Testo 320B - Flue Gas Analyser (Advanced Set)

Brand: Testo

The Testo 320 basic features all the essential functions for carrying out flue gas analysis on domestic heating systems, including flue draught, pressure measurements, and differential temperature measurement.

The flue gas analyser is easy to use with its full colour graphic display featuring a user-friendly menu guidance.

The analyser measures both O₂ and CO (4,000ppm sensor fitted as standard) and can also display calculated parameters such as combustion ratio, CO₂, etc.
Advanced kit features include :
  • 4,000ppm CO sensor with automatic pump shut off to help prevent saturation.
  • 10 user selectable fuels
  • Rechargeable Li-ion battery
  • Adaptors and accessories for pressure measurement, and differential temperature clamp probes supplied
  • Testo IR printer
  • Soft carry case with shoulder strap
  • Independently tested according to EN 50379 Parts 1-3



Delivery Scope

  • Testo 320B Flue Gas Analyser, rechargeable battery and calibration protocol, Flue Gas Probe (180 mm x 6 mm diameter), Pressure hose connection kit, Differential temperature kit (2 x pipe clamp probes), Testo infrared printer, soft carry case with shoulder strap, AC/USB power supply


  • 573 g


  • 240 x 85 x 65 mm

Operating Temperature

  • -5° C to +45° C

Protection Class

  • IP40

Display Size

  • 240 x 320 pixels

Display Function

  • Colour Graphic Display

Power Supply

  • Battery: 3.7 V / 2,400 mAh, Mains unit: 5 V / 1 A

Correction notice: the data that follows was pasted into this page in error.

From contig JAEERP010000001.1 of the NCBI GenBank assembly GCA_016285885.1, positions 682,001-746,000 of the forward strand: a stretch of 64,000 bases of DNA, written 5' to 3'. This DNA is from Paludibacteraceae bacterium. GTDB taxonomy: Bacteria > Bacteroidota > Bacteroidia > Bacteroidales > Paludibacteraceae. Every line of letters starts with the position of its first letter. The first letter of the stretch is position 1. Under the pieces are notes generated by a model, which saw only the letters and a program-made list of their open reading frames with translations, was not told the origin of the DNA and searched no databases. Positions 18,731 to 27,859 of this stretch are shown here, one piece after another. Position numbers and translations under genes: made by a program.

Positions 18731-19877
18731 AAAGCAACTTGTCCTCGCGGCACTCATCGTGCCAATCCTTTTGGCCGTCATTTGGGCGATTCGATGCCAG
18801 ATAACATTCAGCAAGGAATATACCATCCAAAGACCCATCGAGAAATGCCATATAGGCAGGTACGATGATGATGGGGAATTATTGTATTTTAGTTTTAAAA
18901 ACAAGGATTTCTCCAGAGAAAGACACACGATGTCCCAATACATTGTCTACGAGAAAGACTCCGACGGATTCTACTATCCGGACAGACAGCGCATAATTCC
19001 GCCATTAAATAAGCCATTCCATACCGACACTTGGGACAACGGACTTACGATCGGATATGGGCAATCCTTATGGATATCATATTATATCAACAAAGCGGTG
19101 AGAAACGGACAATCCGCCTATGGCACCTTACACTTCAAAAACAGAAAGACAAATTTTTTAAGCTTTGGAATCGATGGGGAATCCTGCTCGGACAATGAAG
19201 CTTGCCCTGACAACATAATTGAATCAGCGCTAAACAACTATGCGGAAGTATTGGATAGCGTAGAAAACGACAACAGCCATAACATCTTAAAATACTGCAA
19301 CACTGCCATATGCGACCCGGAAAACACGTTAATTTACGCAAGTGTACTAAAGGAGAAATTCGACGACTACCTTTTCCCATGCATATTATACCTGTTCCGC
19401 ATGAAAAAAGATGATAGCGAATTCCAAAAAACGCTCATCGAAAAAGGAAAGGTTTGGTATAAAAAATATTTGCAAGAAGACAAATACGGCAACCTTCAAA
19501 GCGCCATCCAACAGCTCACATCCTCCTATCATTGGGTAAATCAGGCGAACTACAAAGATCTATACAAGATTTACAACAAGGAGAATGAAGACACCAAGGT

• 20 measurement Values

Storage Temperature

  • -20° C to +50° C

Flue Gas O₂

  • Measuring Range: 0 to 21 Vol. %
  • Accuracy: ± 0.2 Vol. %
  • Resolution: 0.1 Vol. %
  • Reaction Time t₉₀: < 20 s

Differential Pressure Flue Gas Draught - Piezoresistive

  • Measuring Range: -9.99 to +40.0 hPa
  • Accuracy: ± 0.02 hPa or ± 5 % of mv (-0.50 to +0.60 hPa) | ± 0.03 hPa (+0.61 to +3.00 hPa) | ± 1.5 % of mv (+3.01 to +40.00 hPa)
  • Resolution: 0.01 hPa


  • Measuring Range: -40.0° C to +1200.0° C
  • Accuracy: ± 0.50° C (0° C to 100.0° C) | ± 0.50 % of mv (Remaining Range)
  • Resolution: 0.1° C (-40° C to +999.9° C) | 1° C (> +1000° C)

Flue Gas Degree of Effectivity, Eta (Calculated)

  • Measuring Range: 0 to 120 %
  • Resolution: 0.1 %

Flue Gas Loss (Calculated)

  • Measuring Range: 0 to 99.9 %
  • Resolution: 0.1 %

Flue Gas CO₂ Calculation (Calculated from O₂)

  • Measuring Range: 0 to CO₂ maximum (Display range)
  • Accuracy: ± 0.2 Vol. %
  • Resolution: 0.1 Vol. %
  • Reaction Time t₉₀: < 40 s

Pressure Measurement

  • Measuring Range: 0 to +300 hPa
  • Accuracy: ± 0.5 hPa (0.0 to 50.0 hPa) | ± 1 % of mv (50.1 to 100.0 hPa) | ± 1.5 % of mv (Remaining Range)
  • Resolution: 0.1 hPa

Flue Gas CO (Without H₂-Compensation)

  • Measuring Range: 0 to 4000 ppm
  • Accuracy: ± 20 ppm (0 to 400 ppm) | ± 5 % of mv (401 to 2000 ppm) | ± 10 % of mv (2001 to 4000 ppm)
  • Resolution: 1 ppm
  • Reaction Time t₉₀: < 60 s

Ambient CO

  • Measuring Range: 0 to 4000 ppm
  • Accuracy: ± 20 ppm (0 to 400 ppm) | ± 5 % of mv (401 to 2000 ppm) | ± 10 % of mv (2001 to 4000 ppm)
  • Resolution: 1 ppm
  • Measuring Rate: < 60 s

  • Ambient CO Measurement in the Heated Environment
  • Carbon monoxide (CO) is a colourless, odourless and taste-free gas, but also poisonous. It is produced during the incomplete combustion of substances containing carbon (oil, gas, and solid fuels, etc.). If CO manages to get into the bloodstream through the lungs, it combines with haemoglobin thus preventing oxygen from being transported in the blood; this in turn will result in death through suffocation. This is why it is necessary to regularly check CO emissions at the combustion points of heating systems and the surroundings.